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July 15, 2014
The question about whether or not Cadel Evans will continue beyond the end of this season as a BMC Racing Team rider – and indeed as a professional – will be decided after the Vuelta a España, where the Australian will compete in support of team-mate Samuel Sanchez.
BMC Racing Team president Jim Ochowicz confirmed on Monday that discussions were ongoing but that a final outcome would likely not come for some time yet.
“We are talking,” he told CyclingTips. “He is getting ready for Utah right now, then he is doing the Vuelta. I think the evaluation of Cadel’s future will happen sometime there after the Vuelta, around the world championships, because he is planning on doing that as well for Australia. So there is still a lot of racing left this year to think too much about next year.”
Evans won the Tour de France in 2011 but things didn’t go to plan in the race last season. As a result the team decided to back the younger Tejay van Garderen for the overall in 2014, with Evans to target the Giro d’Italia.
Things started well and the Australian led the race until the end of stage 11, but then he started slipping backwards. He ultimately finished eighth overall, some way off his target.
The performance – and the lack of clarification afterwards on his future – prompted speculation about whether or not the 37 year old would continue into 2015.
Ochowicz said that it was too soon to know what would happen. “He wants to do well at the Vuelta. He wants to help [Samuel] Sanchez, because Sanchez helped him at the Giro so we made a little agreement with everybody. That is why Tejay is here. We are a happy family, and Cadel wants to do the Vuelta well for Sam. Then we will carry on and think about next year.”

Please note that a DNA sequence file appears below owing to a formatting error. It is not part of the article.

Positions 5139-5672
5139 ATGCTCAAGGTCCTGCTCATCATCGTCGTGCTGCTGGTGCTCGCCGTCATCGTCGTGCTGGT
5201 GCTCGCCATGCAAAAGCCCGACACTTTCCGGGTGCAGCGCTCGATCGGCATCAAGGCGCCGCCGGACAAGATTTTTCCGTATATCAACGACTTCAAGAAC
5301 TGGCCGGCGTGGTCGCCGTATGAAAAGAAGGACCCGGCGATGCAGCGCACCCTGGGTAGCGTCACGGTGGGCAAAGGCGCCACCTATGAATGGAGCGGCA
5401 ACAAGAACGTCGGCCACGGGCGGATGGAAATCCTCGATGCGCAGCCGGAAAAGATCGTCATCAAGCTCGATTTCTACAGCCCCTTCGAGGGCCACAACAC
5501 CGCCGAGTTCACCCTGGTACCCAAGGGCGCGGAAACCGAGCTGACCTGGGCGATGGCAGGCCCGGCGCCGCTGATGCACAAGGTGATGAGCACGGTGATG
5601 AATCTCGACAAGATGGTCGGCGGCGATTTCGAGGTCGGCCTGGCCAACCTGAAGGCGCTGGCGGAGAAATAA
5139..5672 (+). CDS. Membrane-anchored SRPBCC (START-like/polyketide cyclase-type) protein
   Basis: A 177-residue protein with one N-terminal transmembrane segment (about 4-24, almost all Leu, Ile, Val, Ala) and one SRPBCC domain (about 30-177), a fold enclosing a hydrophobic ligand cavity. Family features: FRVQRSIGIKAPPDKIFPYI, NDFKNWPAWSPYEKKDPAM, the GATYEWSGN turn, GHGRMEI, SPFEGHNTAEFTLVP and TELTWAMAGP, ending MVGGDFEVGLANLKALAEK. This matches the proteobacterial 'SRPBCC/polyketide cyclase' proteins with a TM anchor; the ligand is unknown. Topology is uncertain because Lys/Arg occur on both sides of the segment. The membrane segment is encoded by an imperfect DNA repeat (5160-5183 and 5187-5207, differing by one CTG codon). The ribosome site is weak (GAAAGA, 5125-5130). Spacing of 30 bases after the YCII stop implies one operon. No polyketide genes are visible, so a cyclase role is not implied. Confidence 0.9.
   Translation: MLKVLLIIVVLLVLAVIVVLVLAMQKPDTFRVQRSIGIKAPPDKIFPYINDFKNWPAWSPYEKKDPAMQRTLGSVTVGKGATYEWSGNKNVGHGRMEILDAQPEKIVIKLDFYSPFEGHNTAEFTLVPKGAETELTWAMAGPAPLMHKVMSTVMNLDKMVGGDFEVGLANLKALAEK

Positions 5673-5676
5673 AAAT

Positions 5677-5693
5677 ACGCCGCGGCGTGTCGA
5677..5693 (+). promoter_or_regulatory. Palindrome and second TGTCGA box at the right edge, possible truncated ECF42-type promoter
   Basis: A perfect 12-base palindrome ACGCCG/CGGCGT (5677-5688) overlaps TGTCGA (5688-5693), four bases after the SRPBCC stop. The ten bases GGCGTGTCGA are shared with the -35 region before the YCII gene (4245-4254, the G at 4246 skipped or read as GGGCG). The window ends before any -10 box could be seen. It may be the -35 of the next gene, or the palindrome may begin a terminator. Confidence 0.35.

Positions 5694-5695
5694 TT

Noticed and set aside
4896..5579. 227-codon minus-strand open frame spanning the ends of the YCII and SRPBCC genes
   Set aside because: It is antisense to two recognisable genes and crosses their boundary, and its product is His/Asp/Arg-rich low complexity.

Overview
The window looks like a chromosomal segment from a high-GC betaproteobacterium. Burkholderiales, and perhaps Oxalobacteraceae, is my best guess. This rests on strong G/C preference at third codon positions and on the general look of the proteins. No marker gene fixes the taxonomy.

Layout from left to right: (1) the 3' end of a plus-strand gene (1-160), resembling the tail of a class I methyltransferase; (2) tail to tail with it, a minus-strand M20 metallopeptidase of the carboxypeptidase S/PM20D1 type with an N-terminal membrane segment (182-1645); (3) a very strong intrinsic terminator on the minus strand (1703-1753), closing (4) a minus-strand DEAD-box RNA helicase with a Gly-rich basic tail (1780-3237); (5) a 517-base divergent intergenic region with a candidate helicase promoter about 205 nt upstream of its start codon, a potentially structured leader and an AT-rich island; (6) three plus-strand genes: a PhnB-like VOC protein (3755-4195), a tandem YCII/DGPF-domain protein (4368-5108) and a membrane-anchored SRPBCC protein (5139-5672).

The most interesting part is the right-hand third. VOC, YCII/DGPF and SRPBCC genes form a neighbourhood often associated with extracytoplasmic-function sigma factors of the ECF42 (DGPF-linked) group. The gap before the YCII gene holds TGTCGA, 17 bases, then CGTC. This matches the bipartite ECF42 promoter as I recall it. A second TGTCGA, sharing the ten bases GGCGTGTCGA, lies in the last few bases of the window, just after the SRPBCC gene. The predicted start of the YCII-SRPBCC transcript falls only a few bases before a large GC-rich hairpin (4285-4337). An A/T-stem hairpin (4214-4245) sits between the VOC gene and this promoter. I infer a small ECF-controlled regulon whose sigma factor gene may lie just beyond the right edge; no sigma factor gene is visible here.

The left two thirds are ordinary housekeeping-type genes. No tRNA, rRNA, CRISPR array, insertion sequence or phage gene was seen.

Asked if Evans was considering not only whether he wanted to continue with the BMC Racing Team but also with the sport itself, Ochowicz confirmed that this was one of the matters he is weighing up at present.
“He has got to evaluate that. Every elderly rider has to at some point make a decision about the future,” he said. “It has to do with physiology; how good am I right now, and how do I feel? Am I tired of crashing, do I not want any more injuries?
“Injuries could be from anything, a strained back or even a knee problem that just has nothing to do with crashing or anything…it just means you are getting older. Am I motivated still to race, how do my family look at this, what do my friends think about it, what do my sponsors think about it? So there are just so many variables to run through, and then eventually he can make a decision.
“He is at that age where is going to have to make one sooner or later; if it is not this year, next year or sometime pretty soon.”
Evans is a past winner of the Tour and also a former victor in the world road race championship. Winning the Giro would have proven he was able to come back from a couple of at-times frustrating seasons, but that didn’t happen.
The question is that raises is if he would be willing to walk away without one more moment in the spotlight, or if he would continue in order to try to take one more big win and go out in style.
Ochowicz believes that the rider doesn’t feel under pressure in that regard. “He has done enough. He doesn’t have to show anybody what he is capable of – he has already done it.”